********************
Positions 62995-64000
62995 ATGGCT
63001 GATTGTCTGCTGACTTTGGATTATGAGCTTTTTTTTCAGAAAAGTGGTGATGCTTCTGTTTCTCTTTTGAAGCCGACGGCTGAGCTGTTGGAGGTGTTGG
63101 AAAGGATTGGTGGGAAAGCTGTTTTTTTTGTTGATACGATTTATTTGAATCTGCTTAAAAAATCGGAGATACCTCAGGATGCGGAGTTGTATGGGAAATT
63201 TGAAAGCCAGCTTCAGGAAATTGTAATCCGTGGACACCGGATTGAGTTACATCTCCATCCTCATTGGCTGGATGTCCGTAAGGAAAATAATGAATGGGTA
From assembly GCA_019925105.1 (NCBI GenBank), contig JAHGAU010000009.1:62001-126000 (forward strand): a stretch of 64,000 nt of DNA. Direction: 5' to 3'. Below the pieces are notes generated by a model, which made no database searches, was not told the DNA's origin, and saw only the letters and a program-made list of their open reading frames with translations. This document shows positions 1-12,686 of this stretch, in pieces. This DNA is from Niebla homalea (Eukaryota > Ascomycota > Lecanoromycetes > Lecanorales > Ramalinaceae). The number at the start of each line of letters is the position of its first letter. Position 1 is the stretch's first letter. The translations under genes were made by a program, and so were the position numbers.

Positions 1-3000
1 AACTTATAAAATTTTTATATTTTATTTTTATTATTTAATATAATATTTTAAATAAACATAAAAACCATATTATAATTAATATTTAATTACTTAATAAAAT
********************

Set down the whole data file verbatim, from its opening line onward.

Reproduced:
Positions 62995-64000
62995 ATGGCT
63001 GATTGTCTGCTGACTTTGGATTATGAGCTTTTTTTTCAGAAAAGTGGTGATGCTTCTGTTTCTCTTTTGAAGCCGACGGCTGAGCTGTTGGAGGTGTTGG
63101 AAAGGATTGGTGGGAAAGCTGTTTTTTTTGTTGATACGATTTATTTGAATCTGCTTAAAAAATCGGAGATACCTCAGGATGCGGAGTTGTATGGGAAATT
63201 TGAAAGCCAGCTTCAGGAAATTGTAATCCGTGGACACCGGATTGAGTTACATCTCCATCCTCATTGGCTGGATGTCCGTAAGGAAAATAATGAATGGGTA
From assembly GCA_019925105.1 (NCBI GenBank), contig JAHGAU010000009.1:62001-126000 (forward strand): a stretch of 64,000 nt of DNA. Direction: 5' to 3'. Below the pieces are notes generated by a model, which made no database searches, was not told the DNA's origin, and saw only the letters and a program-made list of their open reading frames with translations. This document shows positions 1-12,686 of this stretch, in pieces. This DNA is from Niebla homalea (Eukaryota > Ascomycota > Lecanoromycetes > Lecanorales > Ramalinaceae). The number at the start of each line of letters is the position of its first letter. Position 1 is the stretch's first letter. The translations under genes were made by a program, and so were the position numbers.

Positions 1-3000
1 AACTTATAAAATTTTTATATTTTATTTTTATTATTTAATATAATATTTTAAATAAACATAAAAACCATATTATAATTAATATTTAATTACTTAATAAAAT